Running game: Burkhead impressive in return (A)

Even with that cumbersome knee brace, Rex Burkhead looked fine in his return from an MCL sprain. He tried a couple of jukes, but the brace — not the knee, Burkhead said — wouldn’t let him do what he normally might. Assuming he wakes up with no problems Sunday morning, it’s safe to assume Rex is back. The backups continue to impress. That’s the first career 100-yard running game for Imani Cross.

Passing game: Martinez flashes old habits; Kellogg debut solid (B)

It looked early like Taylor Martinez had reverted to his bad throwing habits. Example: He threw off his back foot on the pass in the flat to Burkhead. Martinez looked better on the 35-yard pass to Quincy Enunwa. As for Martinez's backup, Ron Kellogg? Not a bad showing in his first extended action (save for the interception). If Martinez went down with an injury, Kellogg would be your starting quarterback. “Right now,” offensive coordinator Tim Beck said. The shovel pass to Bell — in which Ameer Abdullah had a key block — was a play put in this week.

Against run: Huskers face little resistance (A)

Mind you, Idaho State is not a running team. Mike Kramer, the Bengals coach, reminded reporters as much after the game. “We don’t have a running game,” Kramer said. “We don’t try to.” So the 31 rushing yards on 29 attempts shouldn’t indicate that Nebraska is ready to shut down Montee Ball and Company next weekend.

Against pass: Eric Martin one-man wrecking crew (A)

Not even some blatant holding could stop Eric Martin, who abused the smaller Idaho State offensive linemen throughout the game. Martin had five tackles for loss, including 2½ sacks and (officially) one quarterback hurry. There is no stat for quarterback scares, but Martin did a lot of that, too. Credit the secondary for its part. “It wasn’t so much the pressure, it was more the coverage,” Kramer said. “The coverage was outstanding.”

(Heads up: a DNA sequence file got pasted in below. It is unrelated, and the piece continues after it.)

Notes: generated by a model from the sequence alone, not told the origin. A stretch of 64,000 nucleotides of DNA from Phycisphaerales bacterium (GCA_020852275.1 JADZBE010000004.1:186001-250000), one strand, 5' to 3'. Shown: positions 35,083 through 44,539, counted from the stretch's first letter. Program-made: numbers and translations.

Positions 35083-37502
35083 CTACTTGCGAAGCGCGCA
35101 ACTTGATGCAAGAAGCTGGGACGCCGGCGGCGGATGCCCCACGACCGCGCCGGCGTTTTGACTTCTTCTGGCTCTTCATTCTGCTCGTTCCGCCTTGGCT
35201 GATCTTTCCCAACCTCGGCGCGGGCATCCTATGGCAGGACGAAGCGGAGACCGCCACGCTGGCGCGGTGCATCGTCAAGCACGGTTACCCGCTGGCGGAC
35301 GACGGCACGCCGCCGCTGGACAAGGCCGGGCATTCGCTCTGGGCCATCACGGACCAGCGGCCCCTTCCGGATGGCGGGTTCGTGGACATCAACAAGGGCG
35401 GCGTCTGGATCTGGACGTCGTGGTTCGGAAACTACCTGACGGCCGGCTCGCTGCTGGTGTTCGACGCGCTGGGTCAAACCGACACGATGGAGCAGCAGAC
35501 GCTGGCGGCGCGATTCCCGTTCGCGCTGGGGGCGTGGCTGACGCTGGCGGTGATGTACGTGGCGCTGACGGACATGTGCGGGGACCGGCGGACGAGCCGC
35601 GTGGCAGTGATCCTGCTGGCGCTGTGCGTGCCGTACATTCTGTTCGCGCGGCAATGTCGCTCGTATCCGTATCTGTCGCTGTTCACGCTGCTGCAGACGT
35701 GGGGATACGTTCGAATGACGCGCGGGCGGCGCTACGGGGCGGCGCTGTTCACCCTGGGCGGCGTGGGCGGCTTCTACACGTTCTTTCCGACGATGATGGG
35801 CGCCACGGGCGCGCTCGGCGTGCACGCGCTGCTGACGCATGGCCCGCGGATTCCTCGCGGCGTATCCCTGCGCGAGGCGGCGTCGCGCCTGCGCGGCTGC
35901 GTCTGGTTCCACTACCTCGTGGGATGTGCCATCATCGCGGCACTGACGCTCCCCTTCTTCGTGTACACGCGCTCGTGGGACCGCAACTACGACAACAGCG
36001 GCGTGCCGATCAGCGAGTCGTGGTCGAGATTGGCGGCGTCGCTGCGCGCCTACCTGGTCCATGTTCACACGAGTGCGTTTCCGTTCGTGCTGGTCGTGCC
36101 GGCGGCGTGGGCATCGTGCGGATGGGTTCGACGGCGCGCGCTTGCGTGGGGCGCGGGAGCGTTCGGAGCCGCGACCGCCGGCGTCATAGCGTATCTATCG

Special teams: Good returns, but Maher questions remain (B)

The last time Nebraska scored touchdowns on offense, defense and special teams was in 2009 against Colorado. Abdullah’s punt return for a touchdown was Exhibit A on why Idaho State elected to use the rolling, rugby-style punts. Still have to wonder about Brett Maher’s inconsistency. Will he rediscover his groove in Big Ten play?

Management: Too many penalties no matter the opponent (C)

Of Idaho State's four first downs to start the game, three were by Nebraska penalty. Yeah, too many flags in this one. Nine, to be exact, for Nebraska. “Penalties kill us,” Beck said. “Any time we get penalties, it hurts our football team. Nothing good comes out of that usually.” I asked Beck specifically about the chop blocks, which Nebraska has been flagged for in most games this season. His response: “No comment.”

Play calling: Too many toys to tinker with (A)

Beck’s biggest problem Saturday was trying to figure out who to substitute, and when. It’s never an easy call in a early lopsided game like this. “It was hard,” Beck said. “Second quarter you kind of saw some lost rhythm, and again maybe a little bit in the third.” That’s what happens with the mixing and matching. “You want to run your offense, but by the same token, you want to get to … we’re a push-the-pedal-to-the-floor type of an offense, and it’s kind of hard to say, ‘OK, we’re not going to do that.’”

Overall: Huskers do what they are supposed to (A)

Nebraska gets an “A” for coming out and doing what it should do in games like these: not messing around and taking control from the beginning. That doesn’t always happen (See: South Dakota State, 2010). The Huskers looked focused, prepared and energized, even though the opponent was vastly overmatched. Won’t be the same story next week. Bring on the black helmets.